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Who benefited from the disclosure mandates of the 1964 Securities Acts Amendments?

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  • Battalio, Robert
  • Hatch, Brian
  • Loughran, Tim
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    Abstract

    The 1964 Securities Acts Amendments extended disclosures mandated of NYSE firms to most firms trading in the Over-the-Counter (OTC) market. Although some prior evidence suggests substantial value increases for OTC firms due to the "value enhancing" mandated disclosures, we find no statistical difference in announcement returns for OTC firms moving to the NYSE before and after the legislation. One purported advantage to investors from the 1964 legislation was increased financial reporting. Yet, we document that the bulk of OTC firms analyzed in prior studies was already providing investors financial information before the legislation. Apparently, investors did not value the mandated disclosures. We do find evidence that the NYSE benefited from the legislation by increasing the number of OTC firms switching to their exchange around its passage.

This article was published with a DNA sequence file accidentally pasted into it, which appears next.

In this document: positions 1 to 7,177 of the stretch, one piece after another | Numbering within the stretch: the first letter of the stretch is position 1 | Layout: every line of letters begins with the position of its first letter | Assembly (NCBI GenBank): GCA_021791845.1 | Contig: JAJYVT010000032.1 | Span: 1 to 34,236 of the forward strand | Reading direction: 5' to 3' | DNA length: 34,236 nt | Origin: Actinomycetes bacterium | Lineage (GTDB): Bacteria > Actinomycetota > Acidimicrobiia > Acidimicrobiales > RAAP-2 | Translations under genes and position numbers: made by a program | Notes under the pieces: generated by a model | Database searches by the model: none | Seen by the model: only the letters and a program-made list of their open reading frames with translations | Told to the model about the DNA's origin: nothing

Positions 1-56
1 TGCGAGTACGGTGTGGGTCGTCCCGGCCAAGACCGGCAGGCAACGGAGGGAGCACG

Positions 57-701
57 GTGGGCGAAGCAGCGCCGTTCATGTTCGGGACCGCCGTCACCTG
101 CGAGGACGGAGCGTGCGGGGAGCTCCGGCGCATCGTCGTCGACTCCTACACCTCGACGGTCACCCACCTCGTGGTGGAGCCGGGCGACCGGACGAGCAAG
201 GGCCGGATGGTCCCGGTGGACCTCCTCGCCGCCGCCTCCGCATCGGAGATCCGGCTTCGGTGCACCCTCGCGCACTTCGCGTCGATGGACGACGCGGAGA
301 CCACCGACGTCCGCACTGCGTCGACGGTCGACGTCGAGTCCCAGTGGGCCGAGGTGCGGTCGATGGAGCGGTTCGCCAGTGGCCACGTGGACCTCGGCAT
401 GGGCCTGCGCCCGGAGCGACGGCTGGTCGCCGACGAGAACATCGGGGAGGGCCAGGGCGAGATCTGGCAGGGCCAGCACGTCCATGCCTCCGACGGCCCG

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    Bibliographic Info

    Article provided by Elsevier in its journal Journal of Corporate Finance.

    Volume (Year): 17 (2011)
    Issue (Month): 4 (September)
    Pages: 1047-1063

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    Handle: RePEc:eee:corfin:v:17:y:2011:i:4:p:1047-1063

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    Web page: http://www.elsevier.com/locate/jcorpfin

    Related research

    Keywords: Mandated disclosure 1964 Securities Acts Amendments Investor protection New York Stock Exchange;

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